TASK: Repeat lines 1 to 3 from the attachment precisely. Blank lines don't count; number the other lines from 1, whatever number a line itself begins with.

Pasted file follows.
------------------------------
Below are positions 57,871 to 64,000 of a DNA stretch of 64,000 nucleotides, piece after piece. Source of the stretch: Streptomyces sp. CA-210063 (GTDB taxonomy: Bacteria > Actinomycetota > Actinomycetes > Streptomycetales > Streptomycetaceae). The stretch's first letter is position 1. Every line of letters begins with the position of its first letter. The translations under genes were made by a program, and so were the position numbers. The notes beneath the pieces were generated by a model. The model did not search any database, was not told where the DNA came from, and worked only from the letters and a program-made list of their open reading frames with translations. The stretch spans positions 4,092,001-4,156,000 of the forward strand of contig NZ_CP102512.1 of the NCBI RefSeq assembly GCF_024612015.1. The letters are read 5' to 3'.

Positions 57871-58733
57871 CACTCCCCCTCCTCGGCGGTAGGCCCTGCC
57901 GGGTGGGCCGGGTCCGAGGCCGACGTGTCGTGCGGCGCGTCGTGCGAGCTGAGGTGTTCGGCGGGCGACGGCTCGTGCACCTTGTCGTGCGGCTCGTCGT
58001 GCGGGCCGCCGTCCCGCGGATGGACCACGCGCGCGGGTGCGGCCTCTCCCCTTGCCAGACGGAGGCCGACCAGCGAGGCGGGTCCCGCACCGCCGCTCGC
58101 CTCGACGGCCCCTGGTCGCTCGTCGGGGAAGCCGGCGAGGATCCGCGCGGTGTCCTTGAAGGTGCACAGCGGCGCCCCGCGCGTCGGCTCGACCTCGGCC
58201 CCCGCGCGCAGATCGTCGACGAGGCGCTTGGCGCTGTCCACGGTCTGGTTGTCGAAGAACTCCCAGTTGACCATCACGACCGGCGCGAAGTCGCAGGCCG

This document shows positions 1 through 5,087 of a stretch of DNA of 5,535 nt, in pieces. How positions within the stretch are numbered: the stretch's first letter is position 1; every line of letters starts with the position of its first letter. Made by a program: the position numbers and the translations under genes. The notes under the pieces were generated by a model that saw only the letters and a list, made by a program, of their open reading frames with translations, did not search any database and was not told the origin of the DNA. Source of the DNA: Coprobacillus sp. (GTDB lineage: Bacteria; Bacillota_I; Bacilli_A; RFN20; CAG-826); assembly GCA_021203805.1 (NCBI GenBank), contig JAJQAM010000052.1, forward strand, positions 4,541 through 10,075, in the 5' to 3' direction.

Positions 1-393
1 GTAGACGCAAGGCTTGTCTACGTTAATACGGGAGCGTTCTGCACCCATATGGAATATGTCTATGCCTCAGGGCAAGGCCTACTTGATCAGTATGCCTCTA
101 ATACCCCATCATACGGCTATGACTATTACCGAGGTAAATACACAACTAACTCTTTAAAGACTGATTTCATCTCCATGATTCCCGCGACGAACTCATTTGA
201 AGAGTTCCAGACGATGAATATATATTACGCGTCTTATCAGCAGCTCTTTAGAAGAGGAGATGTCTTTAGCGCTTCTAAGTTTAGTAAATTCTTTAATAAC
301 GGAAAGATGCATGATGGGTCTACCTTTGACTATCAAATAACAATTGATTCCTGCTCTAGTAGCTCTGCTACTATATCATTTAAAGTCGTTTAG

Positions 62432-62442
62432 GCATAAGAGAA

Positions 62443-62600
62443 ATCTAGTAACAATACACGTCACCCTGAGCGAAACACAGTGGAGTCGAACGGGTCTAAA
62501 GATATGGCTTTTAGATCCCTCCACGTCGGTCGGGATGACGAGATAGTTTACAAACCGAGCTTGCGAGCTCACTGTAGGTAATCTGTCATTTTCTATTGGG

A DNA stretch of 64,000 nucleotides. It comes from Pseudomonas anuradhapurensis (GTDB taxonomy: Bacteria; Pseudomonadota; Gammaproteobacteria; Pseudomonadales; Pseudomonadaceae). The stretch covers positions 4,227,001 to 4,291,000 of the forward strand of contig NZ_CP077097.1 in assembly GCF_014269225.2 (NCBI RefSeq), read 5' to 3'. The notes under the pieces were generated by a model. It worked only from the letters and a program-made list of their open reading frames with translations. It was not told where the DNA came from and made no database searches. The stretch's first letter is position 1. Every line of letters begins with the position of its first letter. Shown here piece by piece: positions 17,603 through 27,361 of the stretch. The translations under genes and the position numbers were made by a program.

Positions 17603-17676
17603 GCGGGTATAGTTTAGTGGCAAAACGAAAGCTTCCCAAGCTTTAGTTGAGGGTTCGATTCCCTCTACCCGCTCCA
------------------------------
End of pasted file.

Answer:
Below are positions 57,871 to 64,000 of a DNA stretch of 64,000 nucleotides, piece after piece. Source of the stretch: Streptomyces sp. CA-210063 (GTDB taxonomy: Bacteria > Actinomycetota > Actinomycetes > Streptomycetales > Streptomycetaceae). The stretch's first letter is position 1. Every line of letters begins with the position of its first letter. The translations under genes were made by a program, and so were the position numbers. The notes beneath the pieces were generated by a model. The model did not search any database, was not told where the DNA came from, and worked only from the letters and a program-made list of their open reading frames with translations. The stretch spans positions 4,092,001-4,156,000 of the forward strand of contig NZ_CP102512.1 of the NCBI RefSeq assembly GCF_024612015.1. The letters are read 5' to 3'.

Positions 57871-58733
57871 CACTCCCCCTCCTCGGCGGTAGGCCCTGCC